membranous substance or by porcelain unglazed, endosmose will
carry a current inwards, and exosmose will force one outwards, thup
causing a partial mixture of the fluids.

. 422. Eocperimsxt. Take a glass tube, and, tying a piece of bladder 01
clean leather over one end for a bottom, put some sugar into it, and having
poured a little water on the sugar, let it stand a few hours in a tumbler, of
water. It will then be found that the water has risen in the tube through
the membranous substance. This is due to endosmose. If allowed to stand
several days, the liquid will rise several feet.

If the experiment be reversed, and pure water be put into the tube, and
the moistened sugar into the tumbler, the tube will be emptied by exosmose.

423. The liquid that has the less density will generally pass to the
denser liquid and dilute it.

arity is there DENSITIES. When solid bodies are placed one
l tation of'fluids a ^ ove an other, they will remain in the position in
of different which they are placed so long as their respective
densities? centres of gravity are supported, without regard
to their specific gravity. With fluids the case is different.

ascent of the oil to feed the flame. For this reason, the wicks of lamps
should be often renewed. A wick that has been long standing in a lamp
will rarely afford a clear and bright light. Another thing to be noticed by
those who wish the lamp to perform its duty in the best possible manner
is, that the wick be not of such size as, by its length, as well as its thickness,
to fill the cup, and thereby leave no room for the oil. It must also be
remembered that, although the wick when first adjusted may be of the
proper size, the glutinous matter of the oil, filling its capillary tubes, causes
the wick to swell, and thereby become too large for the tube, producing the
Fame difficulty as has already been noticed in cases where the wick is too
large to allow the free operation of capillary attraction,

* Endosmose, from evdov, within, and ua^og, impulsion Exosmose, from
i,'?, uulwai d, aud ujjuo{, impulsion


Fluids of different specific gravity will arrange themselves in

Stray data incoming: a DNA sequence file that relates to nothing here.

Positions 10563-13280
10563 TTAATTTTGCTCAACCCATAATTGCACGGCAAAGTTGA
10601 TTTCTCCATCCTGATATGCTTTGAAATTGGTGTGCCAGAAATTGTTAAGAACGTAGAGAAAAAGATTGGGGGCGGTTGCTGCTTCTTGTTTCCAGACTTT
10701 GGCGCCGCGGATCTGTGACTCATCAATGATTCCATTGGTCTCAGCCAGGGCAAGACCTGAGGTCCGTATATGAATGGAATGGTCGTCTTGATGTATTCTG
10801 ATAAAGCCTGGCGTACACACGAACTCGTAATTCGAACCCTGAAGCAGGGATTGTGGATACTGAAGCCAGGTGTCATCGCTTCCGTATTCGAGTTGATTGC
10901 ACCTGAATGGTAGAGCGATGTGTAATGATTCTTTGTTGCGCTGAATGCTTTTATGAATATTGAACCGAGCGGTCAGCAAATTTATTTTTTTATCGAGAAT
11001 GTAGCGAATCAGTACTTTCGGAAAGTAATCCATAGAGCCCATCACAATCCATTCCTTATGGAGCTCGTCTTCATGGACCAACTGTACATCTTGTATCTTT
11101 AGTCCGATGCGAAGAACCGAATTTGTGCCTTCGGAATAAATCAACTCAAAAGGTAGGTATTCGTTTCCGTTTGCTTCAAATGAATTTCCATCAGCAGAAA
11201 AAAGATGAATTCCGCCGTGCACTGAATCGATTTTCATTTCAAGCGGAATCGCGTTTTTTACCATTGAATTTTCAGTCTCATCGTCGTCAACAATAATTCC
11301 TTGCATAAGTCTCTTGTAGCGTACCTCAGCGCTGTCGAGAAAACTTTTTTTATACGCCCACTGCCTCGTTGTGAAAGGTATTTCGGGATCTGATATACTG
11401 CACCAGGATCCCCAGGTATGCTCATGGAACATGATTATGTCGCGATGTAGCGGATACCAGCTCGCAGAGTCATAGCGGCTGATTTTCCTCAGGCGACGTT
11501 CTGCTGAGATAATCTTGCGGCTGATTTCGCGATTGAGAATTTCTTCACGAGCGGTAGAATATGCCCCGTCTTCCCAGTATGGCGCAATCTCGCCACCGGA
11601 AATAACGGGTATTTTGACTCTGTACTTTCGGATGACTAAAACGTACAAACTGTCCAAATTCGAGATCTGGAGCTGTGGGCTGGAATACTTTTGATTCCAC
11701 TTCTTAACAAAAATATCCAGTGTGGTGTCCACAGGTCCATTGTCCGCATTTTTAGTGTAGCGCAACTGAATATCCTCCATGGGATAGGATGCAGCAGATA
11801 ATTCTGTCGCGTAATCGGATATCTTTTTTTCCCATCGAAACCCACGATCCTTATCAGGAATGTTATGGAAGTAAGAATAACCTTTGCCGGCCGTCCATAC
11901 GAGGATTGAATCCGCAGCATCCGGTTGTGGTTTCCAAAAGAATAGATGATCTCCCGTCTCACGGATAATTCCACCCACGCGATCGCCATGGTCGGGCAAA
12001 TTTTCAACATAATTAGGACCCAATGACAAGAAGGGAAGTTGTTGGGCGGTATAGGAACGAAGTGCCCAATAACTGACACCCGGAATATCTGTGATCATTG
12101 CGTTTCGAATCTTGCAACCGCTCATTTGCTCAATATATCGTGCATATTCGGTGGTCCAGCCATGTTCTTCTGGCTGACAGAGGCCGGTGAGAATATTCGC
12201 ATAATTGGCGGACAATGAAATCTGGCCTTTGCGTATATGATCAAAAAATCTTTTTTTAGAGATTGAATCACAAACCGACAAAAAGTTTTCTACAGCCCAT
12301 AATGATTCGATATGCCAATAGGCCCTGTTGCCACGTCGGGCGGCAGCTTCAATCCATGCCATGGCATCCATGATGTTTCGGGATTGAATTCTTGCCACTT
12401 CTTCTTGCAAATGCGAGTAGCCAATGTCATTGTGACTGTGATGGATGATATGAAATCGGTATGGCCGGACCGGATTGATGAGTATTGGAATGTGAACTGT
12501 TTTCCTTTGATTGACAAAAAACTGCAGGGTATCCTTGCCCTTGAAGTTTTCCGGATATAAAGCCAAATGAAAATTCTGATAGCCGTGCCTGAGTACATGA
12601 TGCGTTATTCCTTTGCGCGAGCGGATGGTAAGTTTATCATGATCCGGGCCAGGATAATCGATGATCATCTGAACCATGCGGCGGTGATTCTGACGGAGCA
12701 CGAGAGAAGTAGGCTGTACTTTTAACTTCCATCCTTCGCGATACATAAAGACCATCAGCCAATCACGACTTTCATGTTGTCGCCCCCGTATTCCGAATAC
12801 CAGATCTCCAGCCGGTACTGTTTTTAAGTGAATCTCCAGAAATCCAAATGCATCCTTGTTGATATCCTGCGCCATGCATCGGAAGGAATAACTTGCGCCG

the order of their density, each preserving its own equilibrium.

425. Thus, if a quantity of mercury, water, oil and air, be put
into the same vessel, they will arrange themselves in the order of
their specific gravity. The mercury will sink to the bottom, the
water will stand above the mercury, the oil above the water, and
the air above the oil ; and the surface of each fluid will partake of
the sphericaJ form of the earth, to which they all respectively

What is a Spirit 426. A Water or Spirit Level is an in-
Level, or Water strument constructed on the principle of the
equilibrium of fluids.. It consists of a glass
tube, partly filled with water, and closed at both ends.
When the tube is not perfectly horizontal, that is, if one
end of the tube be lower than the other, the water will
run to the lower end. By this means the level of any line
to which the instrument is applied may be ascertained.

427. Fig. 61 represents a Water Level. A B is a
Fig 61* S^ ass * u ^ e partly filled *ith water.
C is a bubble of air occupying the
space not filled by the water. When both
ends of the tube are on a level, the air-bubble
will remain in the centre of the tube ; but, if either end of the
tube be depressed, the water will descend and the air-bubble
will rise. The glass tube, when used, is generally set in a woode^
or a brass box. It is an instrument much used by carpenten
masons, surveyors, &c.

.[N. B. The tube is generally filled with spirit, instead of water, o
account of the danger that the water will freeze and burst the gliss. Henct
the instrument is called indifferently the Spirit Level or the Water Level.]

Why do falling _. .

fluids do less OF -FLUIDS. bond bodies gravitate in masses,

damage than their parts being so connected as to form a

whole, and their weight may be regarded as

concentrated in a point, called the centre of gravity; while each


particle of a fluid may be considered as a separate mass, gravi-
tating independently.

It is for this reason that a body of water, in falling, does less
injury than a solid body of the same weight. But if the water be